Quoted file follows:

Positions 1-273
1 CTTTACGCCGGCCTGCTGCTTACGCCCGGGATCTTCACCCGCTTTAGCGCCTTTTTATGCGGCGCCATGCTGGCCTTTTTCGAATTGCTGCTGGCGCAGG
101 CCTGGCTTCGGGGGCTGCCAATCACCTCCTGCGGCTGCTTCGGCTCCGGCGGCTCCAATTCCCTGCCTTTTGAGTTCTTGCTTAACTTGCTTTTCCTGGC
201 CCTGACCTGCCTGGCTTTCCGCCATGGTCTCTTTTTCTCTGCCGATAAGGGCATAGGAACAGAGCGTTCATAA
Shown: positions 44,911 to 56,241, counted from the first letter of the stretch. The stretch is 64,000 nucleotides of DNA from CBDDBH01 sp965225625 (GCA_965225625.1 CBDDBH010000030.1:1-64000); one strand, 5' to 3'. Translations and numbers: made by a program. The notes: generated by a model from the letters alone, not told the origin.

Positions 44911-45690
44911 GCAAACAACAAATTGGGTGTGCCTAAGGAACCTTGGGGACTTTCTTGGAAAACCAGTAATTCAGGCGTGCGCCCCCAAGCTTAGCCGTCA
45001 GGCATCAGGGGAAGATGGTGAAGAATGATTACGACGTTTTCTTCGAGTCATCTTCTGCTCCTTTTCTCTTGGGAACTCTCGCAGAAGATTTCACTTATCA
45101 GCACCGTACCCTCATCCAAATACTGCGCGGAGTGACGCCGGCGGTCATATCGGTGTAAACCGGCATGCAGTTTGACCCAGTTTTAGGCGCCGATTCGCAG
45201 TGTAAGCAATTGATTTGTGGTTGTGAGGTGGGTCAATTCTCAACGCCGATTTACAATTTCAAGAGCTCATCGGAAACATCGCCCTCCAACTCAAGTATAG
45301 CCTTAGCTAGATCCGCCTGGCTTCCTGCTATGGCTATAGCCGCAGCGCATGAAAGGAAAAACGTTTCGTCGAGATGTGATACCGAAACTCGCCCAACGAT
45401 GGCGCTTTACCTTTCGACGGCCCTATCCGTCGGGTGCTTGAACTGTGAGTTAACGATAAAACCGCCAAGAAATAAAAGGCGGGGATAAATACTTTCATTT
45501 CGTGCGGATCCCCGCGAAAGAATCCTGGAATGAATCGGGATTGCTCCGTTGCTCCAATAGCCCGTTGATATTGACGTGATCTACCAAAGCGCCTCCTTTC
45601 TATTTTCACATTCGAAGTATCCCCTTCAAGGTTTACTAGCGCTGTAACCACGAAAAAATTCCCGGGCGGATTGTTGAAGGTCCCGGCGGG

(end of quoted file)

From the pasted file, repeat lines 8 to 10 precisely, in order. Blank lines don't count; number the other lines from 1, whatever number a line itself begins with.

45001 GGCATCAGGGGAAGATGGTGAAGAATGATTACGACGTTTTCTTCGAGTCATCTTCTGCTCCTTTTCTCTTGGGAACTCTCGCAGAAGATTTCACTTATCA
45101 GCACCGTACCCTCATCCAAATACTGCGCGGAGTGACGCCGGCGGTCATATCGGTGTAAACCGGCATGCAGTTTGACCCAGTTTTAGGCGCCGATTCGCAG
45201 TGTAAGCAATTGATTTGTGGTTGTGAGGTGGGTCAATTCTCAACGCCGATTTACAATTTCAAGAGCTCATCGGAAACATCGCCCTCCAACTCAAGTATAG